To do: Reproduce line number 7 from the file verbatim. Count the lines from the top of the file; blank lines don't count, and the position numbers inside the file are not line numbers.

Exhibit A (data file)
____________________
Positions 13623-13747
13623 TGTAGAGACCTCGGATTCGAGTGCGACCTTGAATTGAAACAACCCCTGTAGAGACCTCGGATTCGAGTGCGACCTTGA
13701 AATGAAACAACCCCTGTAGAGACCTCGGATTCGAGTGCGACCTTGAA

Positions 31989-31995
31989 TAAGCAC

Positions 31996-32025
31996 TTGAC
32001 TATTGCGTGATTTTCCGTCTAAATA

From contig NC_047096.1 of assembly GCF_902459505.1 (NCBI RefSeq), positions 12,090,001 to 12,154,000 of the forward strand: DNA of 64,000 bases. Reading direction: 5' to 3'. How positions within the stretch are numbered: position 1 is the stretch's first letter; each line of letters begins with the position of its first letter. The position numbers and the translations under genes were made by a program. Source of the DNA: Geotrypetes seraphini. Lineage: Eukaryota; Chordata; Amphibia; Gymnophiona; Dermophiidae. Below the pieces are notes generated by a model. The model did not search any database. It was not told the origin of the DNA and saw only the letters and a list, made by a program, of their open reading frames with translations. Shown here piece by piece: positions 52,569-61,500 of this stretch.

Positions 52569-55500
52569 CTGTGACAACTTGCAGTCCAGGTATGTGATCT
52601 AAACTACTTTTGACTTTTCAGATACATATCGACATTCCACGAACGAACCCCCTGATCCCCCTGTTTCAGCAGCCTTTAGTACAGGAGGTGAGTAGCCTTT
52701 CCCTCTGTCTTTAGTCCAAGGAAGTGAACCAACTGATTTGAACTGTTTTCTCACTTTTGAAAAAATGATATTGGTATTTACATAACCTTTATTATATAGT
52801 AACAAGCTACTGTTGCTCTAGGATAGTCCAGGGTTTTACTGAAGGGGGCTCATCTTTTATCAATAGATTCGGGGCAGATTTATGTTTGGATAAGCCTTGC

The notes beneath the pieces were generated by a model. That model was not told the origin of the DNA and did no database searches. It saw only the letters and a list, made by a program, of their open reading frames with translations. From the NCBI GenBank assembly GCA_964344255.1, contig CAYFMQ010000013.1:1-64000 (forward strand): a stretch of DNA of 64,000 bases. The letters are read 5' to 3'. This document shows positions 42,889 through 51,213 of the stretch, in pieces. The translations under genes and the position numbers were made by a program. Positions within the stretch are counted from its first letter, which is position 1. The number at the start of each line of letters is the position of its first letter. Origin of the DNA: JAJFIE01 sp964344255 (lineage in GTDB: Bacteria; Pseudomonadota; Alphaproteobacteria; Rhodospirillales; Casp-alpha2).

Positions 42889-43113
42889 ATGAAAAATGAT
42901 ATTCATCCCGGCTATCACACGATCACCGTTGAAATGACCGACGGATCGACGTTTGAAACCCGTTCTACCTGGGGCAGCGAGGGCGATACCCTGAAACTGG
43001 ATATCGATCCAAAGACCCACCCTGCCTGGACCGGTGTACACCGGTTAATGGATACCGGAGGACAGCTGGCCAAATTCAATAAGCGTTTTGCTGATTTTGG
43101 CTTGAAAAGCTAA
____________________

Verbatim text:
31996 TTGAC